Mike Postle resurfaces in Mississippi poker tourney

Haley Hintze
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Posted on: January 16, 2023 5:35 pm EST

Accused poker cheat Mike Postle has reemerged in the poker world via his participation in the ongoing Million Dollar Heater main event at the Beau Rivage Resort & Casino in Biloxi, Mississippi, where he made today’s final table.

Postle was reported by the Beau Rivage as playing under the moniker “Mike Lawrence,” his first and middle names, though a photo of his chip slip following last night’s bag-‘n’-tag indicated he may have been playing under his widely recognized “Mike Postle” name and the casino chose to report his name differently, for whatever reasons:

Postle’s participation in the Beau Rivage event was first published by Angela Jordison, who had received a text and photo showing a hooded, bespectacled, and possibly nose prosthetic-wearing Postle from Maxwell (@Mawkswell) Young, another participant in the event.

Jordison’s comment about Postle using an alias appears to have been technically incorrect, though it was based on Beau Rivage’s overnight reporting of Postle as “Lawrence” in the final-table chip counts. The Beau Rivage room has yet to comment on why they listed Postle under an altered name entering today’s final.

‘Rounder Life’ account verifies Postle’s identity

Verification that “Lawrence” is indeed Postle came from other sources as well. The “Rounder Life” Twitter account, @RounderLife, coyly posted a Tweet with an exchange between “KC” (well-known pro Kyle Cartwright) and “MP” (the player identified by the casino as “Lawrence” that is in reality Postle):

The Rounder Life account is operated by Postle’s close friend and staunchest defender, Evert Caldwell, who previously published the print version of the “Rounder Life” magazine. Postle himself appeared on the masthead of the magazine in a business-managing role.

Though Postle is a native of Wisconsin and most recently has lived in the Sacramento, California area for several years, he also spent numerous years in Mississippi as a regional poker pro. Postle and Cartwright, another veteran of the Mississippi and Deep South poker scene, likely have played against each other many times over the years.

No known proscription anywhere against Postle playing

Postle’s notoriety within the poker world stems from his being accused by Veronica Brill and others of cheating in live-streamed cash games put together by the Stones Gambling Hall near Sacramento. Postle logged win rates over several dozen live-streamed games that while not technically impossible, stretched the boundaries of both believability and mathematical possibility.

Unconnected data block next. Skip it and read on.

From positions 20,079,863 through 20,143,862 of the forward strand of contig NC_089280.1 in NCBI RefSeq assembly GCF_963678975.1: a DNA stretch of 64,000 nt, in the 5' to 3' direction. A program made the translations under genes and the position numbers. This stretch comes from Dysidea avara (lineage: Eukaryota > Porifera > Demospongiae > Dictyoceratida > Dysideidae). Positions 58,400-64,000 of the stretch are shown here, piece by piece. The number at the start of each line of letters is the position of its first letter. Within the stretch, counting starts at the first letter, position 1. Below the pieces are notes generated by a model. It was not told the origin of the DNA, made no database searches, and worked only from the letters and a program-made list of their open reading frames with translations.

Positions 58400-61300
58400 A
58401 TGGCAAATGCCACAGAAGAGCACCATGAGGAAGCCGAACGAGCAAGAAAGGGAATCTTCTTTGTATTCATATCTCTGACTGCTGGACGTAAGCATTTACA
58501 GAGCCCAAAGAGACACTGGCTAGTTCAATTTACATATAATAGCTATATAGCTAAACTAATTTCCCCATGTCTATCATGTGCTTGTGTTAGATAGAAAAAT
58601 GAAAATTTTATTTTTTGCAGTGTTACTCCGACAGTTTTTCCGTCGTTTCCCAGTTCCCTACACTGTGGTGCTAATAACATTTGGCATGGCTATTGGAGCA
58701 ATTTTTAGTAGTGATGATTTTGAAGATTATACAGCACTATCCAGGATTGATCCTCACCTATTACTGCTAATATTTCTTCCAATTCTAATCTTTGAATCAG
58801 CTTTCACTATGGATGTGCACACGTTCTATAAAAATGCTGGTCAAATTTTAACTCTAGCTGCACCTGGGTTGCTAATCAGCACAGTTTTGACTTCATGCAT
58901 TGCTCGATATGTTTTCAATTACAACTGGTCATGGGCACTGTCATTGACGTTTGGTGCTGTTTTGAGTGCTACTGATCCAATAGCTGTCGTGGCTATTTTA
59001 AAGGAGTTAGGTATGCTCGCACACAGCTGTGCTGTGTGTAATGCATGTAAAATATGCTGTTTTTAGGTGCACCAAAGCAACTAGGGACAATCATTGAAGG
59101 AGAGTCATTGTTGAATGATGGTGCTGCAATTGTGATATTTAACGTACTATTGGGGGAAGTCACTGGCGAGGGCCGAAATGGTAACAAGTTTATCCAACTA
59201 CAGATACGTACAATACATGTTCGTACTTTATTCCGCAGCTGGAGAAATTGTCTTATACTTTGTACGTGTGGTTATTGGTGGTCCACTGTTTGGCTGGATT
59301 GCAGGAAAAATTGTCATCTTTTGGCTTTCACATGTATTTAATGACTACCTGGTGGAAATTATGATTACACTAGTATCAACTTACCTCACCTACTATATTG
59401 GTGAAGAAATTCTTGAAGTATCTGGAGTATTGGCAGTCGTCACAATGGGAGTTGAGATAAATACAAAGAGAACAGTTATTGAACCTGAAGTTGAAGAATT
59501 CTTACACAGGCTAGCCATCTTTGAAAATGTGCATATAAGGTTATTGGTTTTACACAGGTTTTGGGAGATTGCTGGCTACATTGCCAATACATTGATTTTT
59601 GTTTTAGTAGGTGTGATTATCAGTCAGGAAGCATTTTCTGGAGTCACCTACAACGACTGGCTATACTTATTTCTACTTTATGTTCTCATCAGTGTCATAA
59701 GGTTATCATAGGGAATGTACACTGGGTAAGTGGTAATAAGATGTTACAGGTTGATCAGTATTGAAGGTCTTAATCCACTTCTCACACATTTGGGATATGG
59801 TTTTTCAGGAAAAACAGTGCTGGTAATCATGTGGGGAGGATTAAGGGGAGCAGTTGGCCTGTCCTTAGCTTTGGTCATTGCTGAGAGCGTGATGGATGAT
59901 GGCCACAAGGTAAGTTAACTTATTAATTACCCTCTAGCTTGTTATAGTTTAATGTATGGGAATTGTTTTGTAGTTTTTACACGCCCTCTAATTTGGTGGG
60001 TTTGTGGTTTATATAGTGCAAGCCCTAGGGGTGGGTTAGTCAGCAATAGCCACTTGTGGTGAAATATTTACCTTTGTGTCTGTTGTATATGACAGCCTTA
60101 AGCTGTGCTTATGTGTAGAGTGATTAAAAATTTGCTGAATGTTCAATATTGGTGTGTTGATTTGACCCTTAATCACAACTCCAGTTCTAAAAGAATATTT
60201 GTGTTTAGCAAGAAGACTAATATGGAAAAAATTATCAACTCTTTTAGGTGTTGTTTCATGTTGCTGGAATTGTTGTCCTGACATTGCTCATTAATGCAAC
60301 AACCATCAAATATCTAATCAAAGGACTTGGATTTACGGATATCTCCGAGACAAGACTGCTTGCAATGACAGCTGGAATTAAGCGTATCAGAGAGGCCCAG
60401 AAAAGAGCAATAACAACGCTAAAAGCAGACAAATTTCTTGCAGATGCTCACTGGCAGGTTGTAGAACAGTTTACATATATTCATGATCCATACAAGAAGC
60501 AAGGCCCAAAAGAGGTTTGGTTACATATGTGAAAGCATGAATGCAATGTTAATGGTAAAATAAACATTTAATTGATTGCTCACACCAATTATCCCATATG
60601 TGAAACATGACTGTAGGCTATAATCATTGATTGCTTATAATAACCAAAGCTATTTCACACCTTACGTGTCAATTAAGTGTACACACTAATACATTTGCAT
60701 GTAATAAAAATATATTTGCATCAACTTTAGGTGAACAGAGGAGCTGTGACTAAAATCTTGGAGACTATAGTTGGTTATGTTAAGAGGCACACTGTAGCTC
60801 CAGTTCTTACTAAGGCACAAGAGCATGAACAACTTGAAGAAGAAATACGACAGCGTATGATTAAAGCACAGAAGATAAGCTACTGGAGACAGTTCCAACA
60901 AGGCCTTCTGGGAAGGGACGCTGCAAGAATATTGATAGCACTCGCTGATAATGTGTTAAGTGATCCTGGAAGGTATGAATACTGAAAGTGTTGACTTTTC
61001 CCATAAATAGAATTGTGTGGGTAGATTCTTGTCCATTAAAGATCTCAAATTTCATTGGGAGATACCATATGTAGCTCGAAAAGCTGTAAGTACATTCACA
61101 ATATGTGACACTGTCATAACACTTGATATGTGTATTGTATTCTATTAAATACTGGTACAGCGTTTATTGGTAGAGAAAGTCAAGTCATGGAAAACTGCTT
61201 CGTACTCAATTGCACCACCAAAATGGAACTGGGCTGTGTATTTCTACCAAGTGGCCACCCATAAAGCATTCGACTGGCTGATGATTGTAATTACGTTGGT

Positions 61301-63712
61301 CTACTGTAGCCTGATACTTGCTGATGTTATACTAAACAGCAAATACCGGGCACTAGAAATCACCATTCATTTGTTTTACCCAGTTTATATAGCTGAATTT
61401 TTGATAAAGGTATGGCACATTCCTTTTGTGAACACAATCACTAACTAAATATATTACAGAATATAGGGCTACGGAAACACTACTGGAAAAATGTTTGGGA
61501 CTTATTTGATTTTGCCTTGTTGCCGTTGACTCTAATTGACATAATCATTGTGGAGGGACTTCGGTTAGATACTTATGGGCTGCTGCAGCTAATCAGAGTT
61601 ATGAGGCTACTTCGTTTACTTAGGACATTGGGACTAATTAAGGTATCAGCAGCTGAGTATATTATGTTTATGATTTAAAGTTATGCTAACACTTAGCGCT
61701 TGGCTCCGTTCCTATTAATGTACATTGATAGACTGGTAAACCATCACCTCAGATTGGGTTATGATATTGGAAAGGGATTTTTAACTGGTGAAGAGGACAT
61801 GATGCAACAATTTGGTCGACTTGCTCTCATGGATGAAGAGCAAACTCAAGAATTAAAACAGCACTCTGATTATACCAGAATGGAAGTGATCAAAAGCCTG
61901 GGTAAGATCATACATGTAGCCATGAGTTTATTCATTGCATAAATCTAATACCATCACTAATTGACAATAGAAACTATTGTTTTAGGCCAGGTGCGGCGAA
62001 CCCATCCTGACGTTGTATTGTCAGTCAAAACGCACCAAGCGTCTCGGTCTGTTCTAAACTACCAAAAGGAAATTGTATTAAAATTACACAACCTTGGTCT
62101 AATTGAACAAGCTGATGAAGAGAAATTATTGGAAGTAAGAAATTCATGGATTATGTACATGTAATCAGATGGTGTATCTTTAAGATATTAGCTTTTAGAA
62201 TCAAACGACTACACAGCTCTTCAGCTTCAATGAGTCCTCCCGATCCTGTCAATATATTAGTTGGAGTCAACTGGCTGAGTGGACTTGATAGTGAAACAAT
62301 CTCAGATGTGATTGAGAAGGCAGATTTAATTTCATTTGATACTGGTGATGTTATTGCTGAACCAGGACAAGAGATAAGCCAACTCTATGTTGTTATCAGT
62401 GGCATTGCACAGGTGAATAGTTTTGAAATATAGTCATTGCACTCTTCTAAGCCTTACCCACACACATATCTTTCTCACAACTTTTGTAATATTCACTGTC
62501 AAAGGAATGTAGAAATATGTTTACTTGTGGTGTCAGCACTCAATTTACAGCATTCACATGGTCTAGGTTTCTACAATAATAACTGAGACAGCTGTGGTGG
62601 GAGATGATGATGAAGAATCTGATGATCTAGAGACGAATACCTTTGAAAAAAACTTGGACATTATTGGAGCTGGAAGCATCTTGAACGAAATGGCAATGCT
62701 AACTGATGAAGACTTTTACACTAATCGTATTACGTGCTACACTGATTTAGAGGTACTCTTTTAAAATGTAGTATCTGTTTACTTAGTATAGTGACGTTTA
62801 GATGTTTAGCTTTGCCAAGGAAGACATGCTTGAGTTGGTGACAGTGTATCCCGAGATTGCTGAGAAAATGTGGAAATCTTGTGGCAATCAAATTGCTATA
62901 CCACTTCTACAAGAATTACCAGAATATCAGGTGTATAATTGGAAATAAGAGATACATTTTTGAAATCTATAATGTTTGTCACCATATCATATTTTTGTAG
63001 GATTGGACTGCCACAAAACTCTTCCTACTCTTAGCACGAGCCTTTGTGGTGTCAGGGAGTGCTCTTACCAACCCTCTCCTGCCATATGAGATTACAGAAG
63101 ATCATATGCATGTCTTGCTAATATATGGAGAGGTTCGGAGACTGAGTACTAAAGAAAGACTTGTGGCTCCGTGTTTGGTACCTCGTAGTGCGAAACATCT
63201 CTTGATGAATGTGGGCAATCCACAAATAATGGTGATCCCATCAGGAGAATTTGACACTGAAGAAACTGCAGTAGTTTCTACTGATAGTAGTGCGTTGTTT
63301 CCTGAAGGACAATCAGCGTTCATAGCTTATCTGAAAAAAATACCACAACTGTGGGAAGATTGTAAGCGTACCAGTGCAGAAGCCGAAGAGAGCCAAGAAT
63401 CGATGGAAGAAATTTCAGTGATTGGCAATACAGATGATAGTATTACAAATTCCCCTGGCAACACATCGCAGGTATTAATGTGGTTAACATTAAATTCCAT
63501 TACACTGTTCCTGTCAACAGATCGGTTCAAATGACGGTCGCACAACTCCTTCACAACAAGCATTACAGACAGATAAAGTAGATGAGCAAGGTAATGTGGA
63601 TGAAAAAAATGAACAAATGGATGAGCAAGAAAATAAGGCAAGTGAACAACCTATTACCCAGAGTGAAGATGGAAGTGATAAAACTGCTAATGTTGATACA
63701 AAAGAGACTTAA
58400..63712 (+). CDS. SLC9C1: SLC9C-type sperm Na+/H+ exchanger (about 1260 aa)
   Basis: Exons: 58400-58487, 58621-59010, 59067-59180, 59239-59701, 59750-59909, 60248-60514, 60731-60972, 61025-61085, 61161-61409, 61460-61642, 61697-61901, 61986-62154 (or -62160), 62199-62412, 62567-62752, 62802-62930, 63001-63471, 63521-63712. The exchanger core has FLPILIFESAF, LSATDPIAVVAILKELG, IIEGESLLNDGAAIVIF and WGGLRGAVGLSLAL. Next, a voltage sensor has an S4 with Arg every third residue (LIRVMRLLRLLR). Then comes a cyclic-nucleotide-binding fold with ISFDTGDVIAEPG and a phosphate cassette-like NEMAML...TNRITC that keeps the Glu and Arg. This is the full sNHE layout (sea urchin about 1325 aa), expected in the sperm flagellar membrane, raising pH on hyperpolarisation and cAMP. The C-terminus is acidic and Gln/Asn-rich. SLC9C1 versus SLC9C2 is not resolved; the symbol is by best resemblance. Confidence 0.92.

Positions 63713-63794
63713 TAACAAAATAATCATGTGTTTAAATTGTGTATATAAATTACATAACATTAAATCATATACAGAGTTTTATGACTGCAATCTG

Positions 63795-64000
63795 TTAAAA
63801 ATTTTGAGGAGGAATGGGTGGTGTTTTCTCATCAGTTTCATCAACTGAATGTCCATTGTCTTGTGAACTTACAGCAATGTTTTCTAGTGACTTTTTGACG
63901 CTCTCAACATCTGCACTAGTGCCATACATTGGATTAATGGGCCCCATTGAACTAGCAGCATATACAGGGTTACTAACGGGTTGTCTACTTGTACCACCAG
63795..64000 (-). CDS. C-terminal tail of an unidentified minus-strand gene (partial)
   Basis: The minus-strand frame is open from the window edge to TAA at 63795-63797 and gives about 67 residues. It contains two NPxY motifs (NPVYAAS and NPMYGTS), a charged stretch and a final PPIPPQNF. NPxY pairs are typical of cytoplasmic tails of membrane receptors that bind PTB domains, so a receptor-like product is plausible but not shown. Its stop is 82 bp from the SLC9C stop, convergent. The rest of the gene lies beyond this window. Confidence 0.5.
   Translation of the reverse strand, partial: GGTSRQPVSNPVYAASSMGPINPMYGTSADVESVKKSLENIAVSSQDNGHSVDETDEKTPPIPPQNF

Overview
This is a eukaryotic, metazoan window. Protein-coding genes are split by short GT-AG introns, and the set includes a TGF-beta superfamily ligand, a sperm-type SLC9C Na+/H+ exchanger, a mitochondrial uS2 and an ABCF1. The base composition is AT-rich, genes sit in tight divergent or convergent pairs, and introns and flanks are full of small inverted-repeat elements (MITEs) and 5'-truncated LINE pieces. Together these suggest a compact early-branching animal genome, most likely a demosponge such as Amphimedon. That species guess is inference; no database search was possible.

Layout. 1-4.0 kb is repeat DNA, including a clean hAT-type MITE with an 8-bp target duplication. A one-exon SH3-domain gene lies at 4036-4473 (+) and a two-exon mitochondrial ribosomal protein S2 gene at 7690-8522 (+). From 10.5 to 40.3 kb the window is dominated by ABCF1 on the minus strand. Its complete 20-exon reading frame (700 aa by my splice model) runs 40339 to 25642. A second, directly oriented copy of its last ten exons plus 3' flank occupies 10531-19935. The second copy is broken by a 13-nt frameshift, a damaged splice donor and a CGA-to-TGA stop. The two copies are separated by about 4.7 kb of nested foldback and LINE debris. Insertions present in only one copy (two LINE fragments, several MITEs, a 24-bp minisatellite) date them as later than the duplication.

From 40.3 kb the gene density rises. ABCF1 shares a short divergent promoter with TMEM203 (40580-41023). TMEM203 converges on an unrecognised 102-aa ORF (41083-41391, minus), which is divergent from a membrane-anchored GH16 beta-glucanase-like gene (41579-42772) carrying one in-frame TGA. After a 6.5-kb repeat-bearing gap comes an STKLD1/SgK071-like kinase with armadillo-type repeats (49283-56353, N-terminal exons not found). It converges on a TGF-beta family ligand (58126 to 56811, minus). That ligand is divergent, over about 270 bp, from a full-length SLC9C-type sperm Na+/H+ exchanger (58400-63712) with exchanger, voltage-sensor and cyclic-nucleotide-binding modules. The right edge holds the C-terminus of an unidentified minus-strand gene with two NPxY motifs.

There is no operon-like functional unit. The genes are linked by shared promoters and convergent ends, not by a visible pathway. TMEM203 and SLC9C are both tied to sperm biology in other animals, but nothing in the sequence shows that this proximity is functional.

After the cheating allegations against Postle were made public, he, Stones employee Justin Kuraitis, and the room itself were sued by nearly 90 alleged victims of the supposed cheating. However, Postle was dismissed from the suit in accordance with California gambling code that in essence forbade any poker player from suing another over losses incurred at the table. Kuraitis and Stones Gambling Hall remained as defendants, but the action was soon settled for a nominal amount.

Meanwhile, Postle launched a $300 million defamation lawsuit against Brill and nearly another dozen high-profile defendants and poker-industry entities. Postle’s lawsuit was accompanied by announced plans for a film documentary exploring Postle’s side of the story; the filmmaker was later connected to Rounder Life owner Caldwell, and the effort fizzled after Postle’s first lawyer dropped him as a client and no other lawyer was willing to take the case, despite the promise of a $300 million payday.

Brill and another of the defamation case’s defendants, Todd Witteles, are still owed more than $25,000 each in court-ordered legal fees by Postle, who has reportedly made no payments toward that judgment. Brill was publicly incensed at hearing the news about Postle’s Beau Rivage participation. “Wonder what my lawyer @marcorandazza thinks about this break even at best POS just dusting away his money while he owes me for my legal fees,” she Tweeted.

Brill also appeared willing to work with a Mississippi attorney to attempt to garnish Postle’s tourney winnings:

Efforts to garnish Postle’s winnings at the Beau could work; Phil Ivey, for instance, had a six-figure WSOP cash garnished by New Jersey’s Borgata casino amid Ivey’s long-running “edge sorting” legal battle with the Borg.

However, while Postle still owes legal fees to Brill and Witteles, there is no known ban on Postle playing in poker tournaments or cash games anywhere in the United States. The Beau Rivage or any other casino or card room could choose to not accept his business — as often happens with players for many reasons — and Postle was never judged guilty of any specific cheating activity. He remains free to play wherever he chooses and where the host room allows, even if the poker world’s public opinion remains largely massed against him, as his willingness to alter his physical appearance shows.